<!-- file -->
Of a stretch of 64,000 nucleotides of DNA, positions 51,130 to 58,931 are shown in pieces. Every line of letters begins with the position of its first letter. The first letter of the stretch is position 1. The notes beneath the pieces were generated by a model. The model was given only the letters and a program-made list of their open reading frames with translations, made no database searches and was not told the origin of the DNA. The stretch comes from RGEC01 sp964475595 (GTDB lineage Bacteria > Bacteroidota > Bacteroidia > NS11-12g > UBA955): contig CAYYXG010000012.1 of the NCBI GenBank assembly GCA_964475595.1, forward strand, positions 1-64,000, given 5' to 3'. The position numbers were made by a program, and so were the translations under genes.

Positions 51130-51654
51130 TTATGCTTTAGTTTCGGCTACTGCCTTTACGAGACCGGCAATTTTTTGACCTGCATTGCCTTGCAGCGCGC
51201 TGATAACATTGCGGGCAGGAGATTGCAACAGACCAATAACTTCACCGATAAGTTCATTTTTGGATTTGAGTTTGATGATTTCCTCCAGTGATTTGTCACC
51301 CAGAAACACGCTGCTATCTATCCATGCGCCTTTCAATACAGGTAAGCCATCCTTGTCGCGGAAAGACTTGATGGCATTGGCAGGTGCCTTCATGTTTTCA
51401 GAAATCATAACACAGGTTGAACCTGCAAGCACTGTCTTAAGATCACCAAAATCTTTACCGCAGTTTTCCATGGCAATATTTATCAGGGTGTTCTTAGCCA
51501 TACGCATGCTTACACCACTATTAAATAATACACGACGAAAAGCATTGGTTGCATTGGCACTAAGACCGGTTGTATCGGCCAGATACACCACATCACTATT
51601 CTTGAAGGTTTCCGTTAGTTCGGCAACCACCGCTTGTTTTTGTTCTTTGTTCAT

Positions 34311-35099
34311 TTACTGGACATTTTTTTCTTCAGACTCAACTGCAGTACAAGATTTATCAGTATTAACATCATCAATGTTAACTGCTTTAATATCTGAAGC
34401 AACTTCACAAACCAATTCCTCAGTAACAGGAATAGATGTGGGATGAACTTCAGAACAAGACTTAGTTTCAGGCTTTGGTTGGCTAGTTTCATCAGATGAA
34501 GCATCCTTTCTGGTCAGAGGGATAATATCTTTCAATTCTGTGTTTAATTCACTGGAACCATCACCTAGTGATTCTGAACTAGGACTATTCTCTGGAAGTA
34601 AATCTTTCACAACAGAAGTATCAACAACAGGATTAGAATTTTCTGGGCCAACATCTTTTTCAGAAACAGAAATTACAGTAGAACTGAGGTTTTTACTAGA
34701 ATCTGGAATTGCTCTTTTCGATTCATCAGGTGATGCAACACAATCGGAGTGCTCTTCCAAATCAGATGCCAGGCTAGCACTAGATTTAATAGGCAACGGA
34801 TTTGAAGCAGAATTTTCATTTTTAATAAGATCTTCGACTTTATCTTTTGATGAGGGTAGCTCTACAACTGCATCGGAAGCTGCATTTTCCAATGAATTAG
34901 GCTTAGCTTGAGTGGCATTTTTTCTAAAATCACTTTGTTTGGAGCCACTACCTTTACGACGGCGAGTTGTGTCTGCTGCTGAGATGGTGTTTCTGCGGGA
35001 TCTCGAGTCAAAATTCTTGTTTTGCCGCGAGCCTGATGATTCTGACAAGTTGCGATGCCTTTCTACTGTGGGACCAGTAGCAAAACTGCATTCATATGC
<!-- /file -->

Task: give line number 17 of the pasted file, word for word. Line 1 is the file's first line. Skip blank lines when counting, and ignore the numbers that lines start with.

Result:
35001 TCTCGAGTCAAAATTCTTGTTTTGCCGCGAGCCTGATGATTCTGACAAGTTGCGATGCCTTTCTACTGTGGGACCAGTAGCAAAACTGCATTCATATGC